Respiratory problems in hamsters are one of the most common hamster illness. Both bacteria and viruses can cause a respiratory infection in hamsters. These can be transmitted through contact or exposure to other hamsters or pets with an illness and even humans who are sick. The following infectious bacteria and viruses can cause your hamsters to become ill:
Signs and Symptoms
The signs of a hamster with a respiratory infection include symptoms similar to what you would see in humans. These signs include:
- Mucus discharge from nose and eyes
- Trouble breathing or wheezing
- Rough or irregular sounds in the chest
- Lethargy and inactivity
- A dull looking hamster coat
- Shaking or shivering
- Hunched over not eating
To prevent pneumonia or any other serious complications, you should take your sick hamsters to the vet to receive antibiotics. Some of the home remedies that pet owners use to treat a sick hamster have been known to use include keeping the hamster’s living environment at a constant warm temperature known as a heat treatment; adding vapor rub in and around the hamster cage or on the hamster’s chest to open the airways; keeping the hamster well hydrated by feeding it (through an eyedropper) a mix of milk and water or even a tea made from the herb thyme; and if you are careful, you can use an eye dropper to administer a drop of decongestant meant for humans.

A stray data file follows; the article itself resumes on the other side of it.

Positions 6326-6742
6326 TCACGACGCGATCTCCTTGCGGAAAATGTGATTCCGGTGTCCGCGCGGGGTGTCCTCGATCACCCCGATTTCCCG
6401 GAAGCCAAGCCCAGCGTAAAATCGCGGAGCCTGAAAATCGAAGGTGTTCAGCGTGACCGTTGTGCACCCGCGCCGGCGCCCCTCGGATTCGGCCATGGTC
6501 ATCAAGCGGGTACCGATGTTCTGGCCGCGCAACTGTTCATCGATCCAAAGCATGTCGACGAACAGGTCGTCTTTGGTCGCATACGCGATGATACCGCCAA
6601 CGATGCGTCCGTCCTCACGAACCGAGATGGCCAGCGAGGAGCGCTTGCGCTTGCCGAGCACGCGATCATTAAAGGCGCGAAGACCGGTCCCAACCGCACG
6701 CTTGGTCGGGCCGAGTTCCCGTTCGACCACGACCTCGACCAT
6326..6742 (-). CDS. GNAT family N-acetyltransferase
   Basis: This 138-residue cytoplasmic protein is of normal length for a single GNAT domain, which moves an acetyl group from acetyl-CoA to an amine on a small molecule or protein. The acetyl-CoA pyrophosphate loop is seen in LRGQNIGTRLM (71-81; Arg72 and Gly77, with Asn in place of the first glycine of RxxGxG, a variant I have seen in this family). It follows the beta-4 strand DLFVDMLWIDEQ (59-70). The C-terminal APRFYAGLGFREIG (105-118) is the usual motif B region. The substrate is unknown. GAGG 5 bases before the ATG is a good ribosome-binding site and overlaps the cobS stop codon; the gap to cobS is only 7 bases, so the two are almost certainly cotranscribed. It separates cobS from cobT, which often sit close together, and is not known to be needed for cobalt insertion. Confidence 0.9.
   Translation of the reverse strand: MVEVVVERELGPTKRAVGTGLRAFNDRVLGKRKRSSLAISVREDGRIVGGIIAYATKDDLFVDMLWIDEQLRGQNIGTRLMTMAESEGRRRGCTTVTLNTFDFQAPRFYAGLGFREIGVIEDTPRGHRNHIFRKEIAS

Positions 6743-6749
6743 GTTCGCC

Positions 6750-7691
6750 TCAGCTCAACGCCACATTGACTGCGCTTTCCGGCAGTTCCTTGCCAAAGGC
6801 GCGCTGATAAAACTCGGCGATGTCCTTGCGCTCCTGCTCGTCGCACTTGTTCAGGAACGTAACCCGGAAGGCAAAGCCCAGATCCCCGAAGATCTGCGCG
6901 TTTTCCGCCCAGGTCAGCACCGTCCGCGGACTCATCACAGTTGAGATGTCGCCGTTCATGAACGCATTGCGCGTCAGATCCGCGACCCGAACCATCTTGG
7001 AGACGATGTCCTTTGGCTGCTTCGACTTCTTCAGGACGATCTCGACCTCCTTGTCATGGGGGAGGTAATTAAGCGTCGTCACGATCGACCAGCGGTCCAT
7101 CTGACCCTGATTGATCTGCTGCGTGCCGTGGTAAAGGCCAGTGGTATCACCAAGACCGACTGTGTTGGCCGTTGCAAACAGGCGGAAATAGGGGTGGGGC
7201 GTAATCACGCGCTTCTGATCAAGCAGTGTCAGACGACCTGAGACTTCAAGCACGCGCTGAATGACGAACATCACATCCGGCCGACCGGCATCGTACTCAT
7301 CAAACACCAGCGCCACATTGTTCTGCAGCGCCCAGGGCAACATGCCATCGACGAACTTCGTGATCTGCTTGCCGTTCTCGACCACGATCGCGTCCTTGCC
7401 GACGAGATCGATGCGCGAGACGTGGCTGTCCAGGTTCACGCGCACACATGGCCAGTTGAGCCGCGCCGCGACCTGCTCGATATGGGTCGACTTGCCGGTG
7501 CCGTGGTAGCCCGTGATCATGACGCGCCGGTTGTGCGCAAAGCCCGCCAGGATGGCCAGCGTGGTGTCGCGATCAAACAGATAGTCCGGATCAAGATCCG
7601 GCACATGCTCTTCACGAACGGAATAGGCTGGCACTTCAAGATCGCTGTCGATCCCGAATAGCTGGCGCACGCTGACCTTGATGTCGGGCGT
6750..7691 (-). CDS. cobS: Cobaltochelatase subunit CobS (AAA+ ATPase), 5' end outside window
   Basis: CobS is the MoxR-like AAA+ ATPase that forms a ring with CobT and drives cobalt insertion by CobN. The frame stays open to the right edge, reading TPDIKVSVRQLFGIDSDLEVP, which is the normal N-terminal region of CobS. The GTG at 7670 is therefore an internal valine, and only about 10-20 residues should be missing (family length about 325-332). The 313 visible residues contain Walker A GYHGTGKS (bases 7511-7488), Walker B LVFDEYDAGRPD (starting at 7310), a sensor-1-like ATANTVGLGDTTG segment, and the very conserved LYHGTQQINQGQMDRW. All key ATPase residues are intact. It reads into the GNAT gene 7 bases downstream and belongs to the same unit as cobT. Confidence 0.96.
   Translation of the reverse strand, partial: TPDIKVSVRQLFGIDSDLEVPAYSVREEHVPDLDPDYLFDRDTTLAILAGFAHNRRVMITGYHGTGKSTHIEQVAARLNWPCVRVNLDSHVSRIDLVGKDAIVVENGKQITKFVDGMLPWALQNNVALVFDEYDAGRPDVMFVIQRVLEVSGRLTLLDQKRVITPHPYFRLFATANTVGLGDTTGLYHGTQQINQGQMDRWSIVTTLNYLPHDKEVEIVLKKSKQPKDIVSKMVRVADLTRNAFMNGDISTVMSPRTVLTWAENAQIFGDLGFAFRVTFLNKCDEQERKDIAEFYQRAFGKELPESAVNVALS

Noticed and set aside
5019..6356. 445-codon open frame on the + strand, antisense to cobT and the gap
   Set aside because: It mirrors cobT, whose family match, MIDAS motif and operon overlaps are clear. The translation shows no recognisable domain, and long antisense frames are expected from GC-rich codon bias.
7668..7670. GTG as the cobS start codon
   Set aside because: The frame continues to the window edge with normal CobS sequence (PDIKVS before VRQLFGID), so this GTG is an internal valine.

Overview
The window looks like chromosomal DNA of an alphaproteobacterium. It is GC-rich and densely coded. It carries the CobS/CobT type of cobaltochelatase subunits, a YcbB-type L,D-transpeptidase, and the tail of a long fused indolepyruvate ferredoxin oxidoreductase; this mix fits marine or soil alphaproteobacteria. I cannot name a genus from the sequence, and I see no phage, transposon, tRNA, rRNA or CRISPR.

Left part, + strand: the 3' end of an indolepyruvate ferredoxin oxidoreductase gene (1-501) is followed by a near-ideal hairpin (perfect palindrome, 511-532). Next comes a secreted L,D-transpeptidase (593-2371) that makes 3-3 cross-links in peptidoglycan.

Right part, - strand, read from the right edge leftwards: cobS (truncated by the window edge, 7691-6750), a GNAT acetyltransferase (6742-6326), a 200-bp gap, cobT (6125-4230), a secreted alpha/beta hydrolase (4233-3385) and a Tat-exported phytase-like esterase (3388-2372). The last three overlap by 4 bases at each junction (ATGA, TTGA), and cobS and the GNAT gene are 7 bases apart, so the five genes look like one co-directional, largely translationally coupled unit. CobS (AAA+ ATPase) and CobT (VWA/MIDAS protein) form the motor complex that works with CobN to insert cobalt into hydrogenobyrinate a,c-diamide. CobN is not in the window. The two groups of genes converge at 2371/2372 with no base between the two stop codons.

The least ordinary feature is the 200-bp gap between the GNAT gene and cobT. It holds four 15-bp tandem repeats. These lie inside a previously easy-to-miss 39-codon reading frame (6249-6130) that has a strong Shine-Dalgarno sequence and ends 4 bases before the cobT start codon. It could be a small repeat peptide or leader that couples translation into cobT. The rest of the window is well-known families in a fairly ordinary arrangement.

How to Prevent It
The best way to prevent a hamster from getting sick from a respiratory problem is to keep its living conditions clean, feeding it a well balanced diet, allowing it exercise frequently and keeping it away from cold drafts. It’s also important to keep away from your hamsters if you or any family members are sick with a cold, cough or flu. Finally, by learning how to take care of a hamster, you can increase your chances of it staying health.
Reviewed By: Tim Winter
Tim Winter has a strong affection for pets and wildlife. His years of experience caring for various types of pets has led him to share his knowledge with others on the best practices in pet care. Tim holds a Bachelor of Science from the University of Oregon School of Journalism and Communications.